Salamander Golf Society

Channel Cup 2018 Norfolk

This Norfolk edition of the Channel Cup was exceptional in many ways.  First, its situation, on the most easterly tip of England, well north of the crowded and better known south. If the Continent of Europe  was not visible across the water, as the French coast had been two years ago in Deal, the flatness of the land recalled the Low Countries, lurking below the horizon. Even if the temperature remained relatively clement, global warming oblige, the weather did its best to demonstrate its extremes – a hurricane greeted the pairs on Friday, and a cloudburst rinsed the Sunday scrambles, reminiscent of the Island in Ireland, much to the joy of the ducks waddling behind us.  In between, the heavens nevertheless spared us for a delightful Saturday day spent on the high cliffs, where the Royal Cromer course meanders between farm cottages and afternoon strollers (aka Etretat).

“Lark song and sea sounds in the air            And splendour, splendour everywhere”.   Betjeman

The previous remark on flatness however does not apply to the courses – Cromer is undulating, with a sheer drop to the beach below of seemingly 100 yards on the signature lighthouse hole. At Barnham Broom, with its aptly named Hill and Valley courses, could easily be mistaken for Seefeld. With its numerous water hazards, it provides occasions for bird watching, with pheasants  observing in amusement at the travails of the golfers.

The golf too had its extraordinary aspects. Our visit to East Anglia was proposed, planned, and to a large extent executed, by Jeremy Davidson,  who also distinguished himself by scoring a hole in one (pictured). Our records show that this feat was only the third in the history of the Salamander, following Bob Harris in Rarey, and Dominique de La Pena in Royale Oostende, neither alas still among us And for the first time, inclusion in the Continental and Island teams was determined not by nationality but by residence – anticipating a no-deal Brexit and enabling the long tenure of the Cup by the Islanders to come to an end.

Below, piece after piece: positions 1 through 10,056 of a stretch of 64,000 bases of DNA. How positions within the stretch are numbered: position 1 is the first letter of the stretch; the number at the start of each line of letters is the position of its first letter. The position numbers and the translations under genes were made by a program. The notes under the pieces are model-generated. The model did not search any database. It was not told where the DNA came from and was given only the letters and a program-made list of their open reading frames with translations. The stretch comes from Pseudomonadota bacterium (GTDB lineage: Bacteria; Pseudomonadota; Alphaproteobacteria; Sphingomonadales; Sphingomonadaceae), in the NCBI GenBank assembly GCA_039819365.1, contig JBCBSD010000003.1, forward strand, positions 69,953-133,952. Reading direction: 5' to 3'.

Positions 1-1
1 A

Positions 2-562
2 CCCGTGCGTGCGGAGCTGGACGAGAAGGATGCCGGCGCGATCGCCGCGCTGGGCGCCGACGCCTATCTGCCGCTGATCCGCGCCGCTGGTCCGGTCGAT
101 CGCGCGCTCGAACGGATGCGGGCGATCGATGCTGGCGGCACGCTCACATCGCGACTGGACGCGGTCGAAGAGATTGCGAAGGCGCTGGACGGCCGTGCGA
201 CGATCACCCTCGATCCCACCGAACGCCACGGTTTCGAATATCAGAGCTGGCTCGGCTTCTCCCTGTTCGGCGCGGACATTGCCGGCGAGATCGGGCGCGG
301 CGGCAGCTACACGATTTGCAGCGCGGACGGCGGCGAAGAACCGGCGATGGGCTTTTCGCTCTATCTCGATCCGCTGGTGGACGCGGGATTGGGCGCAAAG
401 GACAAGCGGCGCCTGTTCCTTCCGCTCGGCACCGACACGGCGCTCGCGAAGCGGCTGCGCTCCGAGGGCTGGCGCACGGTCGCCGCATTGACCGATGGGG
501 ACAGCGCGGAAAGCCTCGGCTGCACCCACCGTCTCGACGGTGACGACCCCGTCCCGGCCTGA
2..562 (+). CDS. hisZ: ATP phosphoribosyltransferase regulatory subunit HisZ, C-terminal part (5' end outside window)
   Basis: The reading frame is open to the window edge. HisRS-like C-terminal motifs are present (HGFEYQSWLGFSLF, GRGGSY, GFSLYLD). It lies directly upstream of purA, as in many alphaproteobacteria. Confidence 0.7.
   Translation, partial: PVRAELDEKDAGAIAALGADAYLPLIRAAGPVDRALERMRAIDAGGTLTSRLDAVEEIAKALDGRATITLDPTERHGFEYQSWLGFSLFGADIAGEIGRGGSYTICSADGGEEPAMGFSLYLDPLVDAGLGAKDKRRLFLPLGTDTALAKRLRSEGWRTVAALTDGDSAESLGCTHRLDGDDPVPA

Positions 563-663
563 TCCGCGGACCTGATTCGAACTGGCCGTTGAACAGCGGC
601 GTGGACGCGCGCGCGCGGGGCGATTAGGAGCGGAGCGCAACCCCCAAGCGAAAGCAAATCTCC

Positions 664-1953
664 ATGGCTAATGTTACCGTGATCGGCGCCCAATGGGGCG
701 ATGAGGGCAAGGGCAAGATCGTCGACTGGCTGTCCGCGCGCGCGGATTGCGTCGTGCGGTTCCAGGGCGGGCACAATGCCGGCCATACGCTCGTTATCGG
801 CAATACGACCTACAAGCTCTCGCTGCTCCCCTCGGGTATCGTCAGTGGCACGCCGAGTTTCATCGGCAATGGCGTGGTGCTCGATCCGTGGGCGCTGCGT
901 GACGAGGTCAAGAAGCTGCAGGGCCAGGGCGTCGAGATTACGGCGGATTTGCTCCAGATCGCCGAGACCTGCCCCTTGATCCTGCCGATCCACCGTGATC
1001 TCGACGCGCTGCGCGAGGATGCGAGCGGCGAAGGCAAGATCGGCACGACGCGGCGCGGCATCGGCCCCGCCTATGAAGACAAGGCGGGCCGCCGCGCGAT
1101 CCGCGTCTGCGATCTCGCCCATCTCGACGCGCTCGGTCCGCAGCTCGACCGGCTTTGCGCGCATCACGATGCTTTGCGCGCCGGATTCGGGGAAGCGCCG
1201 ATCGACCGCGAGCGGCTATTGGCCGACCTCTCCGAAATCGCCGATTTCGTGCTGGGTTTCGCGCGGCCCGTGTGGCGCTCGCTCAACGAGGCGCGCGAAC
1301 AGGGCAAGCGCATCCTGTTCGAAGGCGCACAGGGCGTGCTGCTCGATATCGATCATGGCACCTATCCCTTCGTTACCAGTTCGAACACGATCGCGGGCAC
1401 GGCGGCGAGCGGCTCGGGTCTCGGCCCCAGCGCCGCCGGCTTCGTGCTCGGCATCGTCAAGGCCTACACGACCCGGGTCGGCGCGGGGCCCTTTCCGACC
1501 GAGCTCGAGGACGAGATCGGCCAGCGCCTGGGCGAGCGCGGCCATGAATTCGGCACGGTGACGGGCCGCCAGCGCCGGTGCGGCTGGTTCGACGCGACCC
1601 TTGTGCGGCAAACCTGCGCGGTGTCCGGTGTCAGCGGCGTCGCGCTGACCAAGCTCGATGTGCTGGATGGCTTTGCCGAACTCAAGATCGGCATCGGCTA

Despite the intense rivalry on the course, the ambient geniality was enjoyed by all, enhanced by the presence of the contin gent from 2012, ensuring the presence of classes spanning five decades. The non-golfing spouses contributed too, arranging visits to the regional capital of Norwich, and further afield to the Queen’s country residence at Sandringham.

Jeremy’s remarkable achievement was of course duly celebrated, but with Continental bubbles as the hotel failed to have sufficient of the English variety in stock. This served to soften the acerbity of Torquil’s, the Islands’ captain, remarks, miffed at being deprived of some of his players, leaving Hervé to deny any affiliation with Michel Barnier. In fact, the result was very close, with the Islanders only being overhauled in the final matches, many undecided until the final hole

The Continent victorious 

Results are summarised below, but it is worth highlighting the performance of two ‘Petersome’ pairs on the Friday, Elizabeth Noble with Jacques Demol, & Diego Massida with Harry Walker, both of which amassed 45 stableford points, despite the wind. Also that on Sunday, only two teams completed 18 holes - Tim Armstrong’s with Colette Aubin & Patrick Poggia, and Harry Rho with Simon Piggott & Norma Demol, Jean-Yves Laubie and Didier Groz having left, not because of the rain, but to catch their plane!


With thanks to our camarades Olivier de la Giraudière (Lanson), Henry Engelhardt (Admiral), & Reinhold Geiger (L’Occitane) for their generous prizes.  Also to James Andrews for mustering his 2012 camarades, Jeremy for the bubbles, and our resident photographer Baudouin.    



Nearest to the Pin Friday : Harry Walker & Jeremy Davidson, Saturday : Caroline Edwards & Harry Rho          

Longest Drives : Norma Demol & Rich Robinson


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